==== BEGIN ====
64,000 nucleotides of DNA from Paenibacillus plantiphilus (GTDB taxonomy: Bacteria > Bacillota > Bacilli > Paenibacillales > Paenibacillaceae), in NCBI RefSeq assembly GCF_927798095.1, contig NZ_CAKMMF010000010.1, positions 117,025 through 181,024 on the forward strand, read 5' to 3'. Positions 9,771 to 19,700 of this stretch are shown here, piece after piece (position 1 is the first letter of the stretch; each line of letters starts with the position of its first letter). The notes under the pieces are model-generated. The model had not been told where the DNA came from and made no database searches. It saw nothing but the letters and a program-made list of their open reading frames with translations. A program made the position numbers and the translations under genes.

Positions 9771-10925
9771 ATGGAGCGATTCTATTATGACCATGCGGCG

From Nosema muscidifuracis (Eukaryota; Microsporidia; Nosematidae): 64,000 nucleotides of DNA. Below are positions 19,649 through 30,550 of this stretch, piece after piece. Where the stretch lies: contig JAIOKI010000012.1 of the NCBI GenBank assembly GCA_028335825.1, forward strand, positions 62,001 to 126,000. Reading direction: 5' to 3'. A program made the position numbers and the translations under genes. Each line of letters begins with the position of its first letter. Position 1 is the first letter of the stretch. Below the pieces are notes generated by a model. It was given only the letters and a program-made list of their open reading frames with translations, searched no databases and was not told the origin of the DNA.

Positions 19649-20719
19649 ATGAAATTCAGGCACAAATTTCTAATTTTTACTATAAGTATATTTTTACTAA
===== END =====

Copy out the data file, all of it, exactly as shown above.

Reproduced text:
64,000 nucleotides of DNA from Paenibacillus plantiphilus (GTDB taxonomy: Bacteria > Bacillota > Bacilli > Paenibacillales > Paenibacillaceae), in NCBI RefSeq assembly GCF_927798095.1, contig NZ_CAKMMF010000010.1, positions 117,025 through 181,024 on the forward strand, read 5' to 3'. Positions 9,771 to 19,700 of this stretch are shown here, piece after piece (position 1 is the first letter of the stretch; each line of letters starts with the position of its first letter). The notes under the pieces are model-generated. The model had not been told where the DNA came from and made no database searches. It saw nothing but the letters and a program-made list of their open reading frames with translations. A program made the position numbers and the translations under genes.

Positions 9771-10925
9771 ATGGAGCGATTCTATTATGACCATGCGGCG

From Nosema muscidifuracis (Eukaryota; Microsporidia; Nosematidae): 64,000 nucleotides of DNA. Below are positions 19,649 through 30,550 of this stretch, piece after piece. Where the stretch lies: contig JAIOKI010000012.1 of the NCBI GenBank assembly GCA_028335825.1, forward strand, positions 62,001 to 126,000. Reading direction: 5' to 3'. A program made the position numbers and the translations under genes. Each line of letters begins with the position of its first letter. Position 1 is the first letter of the stretch. Below the pieces are notes generated by a model. It was given only the letters and a program-made list of their open reading frames with translations, searched no databases and was not told the origin of the DNA.

Positions 19649-20719
19649 ATGAAATTCAGGCACAAATTTCTAATTTTTACTATAAGTATATTTTTACTAA